I picked up a couple of refurbished Linksys EA6200 routers this past weekend. For whatever reason, DD-WRT isn’t officially supported on them, though it does seem to be a popular DD-WRT router. A lot of people make the upgrade far more difficult than they need to. With some simple hacks, Linksys EA6200 DD-WRT installation is pretty straightforward.
I came up with an 18-step process that I simplified just as much as I could. Unlike some methods I’ve seen, I don’t have you editing any binary files or creating custom startup scripts.
I recently changed jobs, and although I’ve dealt with gaps in medical coverage before, I didn’t anticipate everything this time. Let’s talk about what to do for health insurance in between jobs. And let’s talk coverage too–they aren’t always the same thing.
First things first: gaps are likely, and the laws are written under the assumption that small gaps will happen. The system still isn’t what I would call fair, not that it ever has been, but generally it’s possible to navigate the system and get the coverage you need. I’m not here to complain about the system; I’m here to tell you what I did, or could have done, to navigate it.
This month’s Social Engineer podcast featured psychology professor Dr. Ellen Langer, whose specialty is mindfulness. Dr. Langer brought up a lot of important things, including the idea of work-life integration rather than the more difficult work-life balance, but another thing she briefly touched on really resonated with me. She brought up a study, originally done in the late 1970s, where a group of 80-somethings were immersed in 1959 for a week. At the end of the week, they didn’t act like 80-somethings anymore. It seems nostalgia can make you younger.
That got me thinking about the power of nostalgia.
Last week, at about 238,000 miles, we traded my wife’s 2002 Honda Civic. It was good to us.
She drove that car the night we first met. It was the car we drove home after we got married. We drove our dog home from the Humane Society in it, I drove her to the hospital in it, and we drove our two boys home from the hospital in it. When a car lasts 13 years, it gets to participate in a lot I guess.
The fourth and final ’35 I bought (so far I hope) from Dugout in Webster Groves featured four men who had the misfortune of suffering through the entire Boston Braves 1935 season. All are rather obscure and information about of them was difficult to come by.
“I had a Babe Ruth like that,” the owner said as I flipped through his ’35s, picking out the best condition cards from among the duplicates. My ears perked up. “Really?” I said, mishearing the “had.”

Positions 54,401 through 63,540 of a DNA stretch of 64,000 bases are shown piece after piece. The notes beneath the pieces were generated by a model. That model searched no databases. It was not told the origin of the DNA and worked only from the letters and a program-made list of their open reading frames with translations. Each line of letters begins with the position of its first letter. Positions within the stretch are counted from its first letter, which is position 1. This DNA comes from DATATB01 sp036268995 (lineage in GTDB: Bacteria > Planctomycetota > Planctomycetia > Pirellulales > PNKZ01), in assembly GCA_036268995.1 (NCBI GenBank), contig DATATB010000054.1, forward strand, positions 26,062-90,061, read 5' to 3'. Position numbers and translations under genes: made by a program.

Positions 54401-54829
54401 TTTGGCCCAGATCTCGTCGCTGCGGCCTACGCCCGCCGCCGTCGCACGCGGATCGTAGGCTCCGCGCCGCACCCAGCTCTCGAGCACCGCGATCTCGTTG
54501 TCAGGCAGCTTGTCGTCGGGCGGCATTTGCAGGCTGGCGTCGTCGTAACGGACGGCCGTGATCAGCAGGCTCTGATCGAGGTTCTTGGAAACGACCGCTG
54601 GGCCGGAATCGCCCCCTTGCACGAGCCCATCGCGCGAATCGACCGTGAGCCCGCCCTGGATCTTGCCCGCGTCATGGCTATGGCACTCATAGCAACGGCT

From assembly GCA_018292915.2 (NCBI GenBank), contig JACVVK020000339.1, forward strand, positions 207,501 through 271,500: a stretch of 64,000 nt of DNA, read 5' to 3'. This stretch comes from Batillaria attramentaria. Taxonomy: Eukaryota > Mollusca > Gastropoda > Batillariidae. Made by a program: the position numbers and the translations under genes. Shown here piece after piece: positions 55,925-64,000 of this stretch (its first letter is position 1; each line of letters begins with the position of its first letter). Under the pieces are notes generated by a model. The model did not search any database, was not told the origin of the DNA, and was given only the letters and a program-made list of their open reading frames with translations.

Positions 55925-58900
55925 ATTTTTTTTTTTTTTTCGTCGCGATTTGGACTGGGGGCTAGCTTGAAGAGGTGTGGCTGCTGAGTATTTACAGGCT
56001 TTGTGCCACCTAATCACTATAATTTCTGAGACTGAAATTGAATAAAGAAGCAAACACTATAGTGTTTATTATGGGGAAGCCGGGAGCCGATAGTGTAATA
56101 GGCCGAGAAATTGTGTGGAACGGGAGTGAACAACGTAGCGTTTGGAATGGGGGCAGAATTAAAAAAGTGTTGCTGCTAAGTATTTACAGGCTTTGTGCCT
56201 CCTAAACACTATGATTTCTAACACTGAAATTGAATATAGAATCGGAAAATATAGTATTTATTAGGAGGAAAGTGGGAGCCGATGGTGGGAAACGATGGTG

“Yeah, that sold fast.”
Disappointment stings. Of course, the guys on this card knew all about that. Read more
I collected for most of my youth, but as adulthood set in, other priorities took over. It happens a lot. But now my kids are getting old enough to take an interest in such things, and if my son is buying baseball cards, I might as well buy a card or two myself, right?
On Christmas Eve, I decided to take on a challenge: The 1935 Goudey set. Goudey was the biggest name of the 1930s, but at 36 cards, the 1935 set is small enough that a mere mortal like me can stand a chance of accumulating one example of each, and do so in a reasonable period of time. Most of the player drawings in the 1935 set are reused from the 1933 and/or 1934 sets, so it looks and feels like a classic Goudey set.
It’s not going to be a particularly cheap endeavor, but with one exception, it’s possible to get a low-grade example of each card in the set for $10-$15. A complete set in low grade is likely to cost less than $1,000. And while $1,000 is a lot of money, that’s approximately $20 a week. Most of us spend $20 a week on things that aren’t particularly good for us. Spend two years doing it and it drops to $10 a week.
To nobody’s particular surpise, yesterday president Barack Obama endorsed a form of net neutrality. And immediately, Sen. Ted Cruz (R-Texas) came out swinging against it, calling it, “Obamacare for the Internet.”
Sen. Cruz appears to have either failed to read, or refused to read, the four-point proposal, which is short and simple enough to fit on an index card, if not a business card. He also failed to discuss the alternative–and there is a perfectly fair alternative to net neutrality.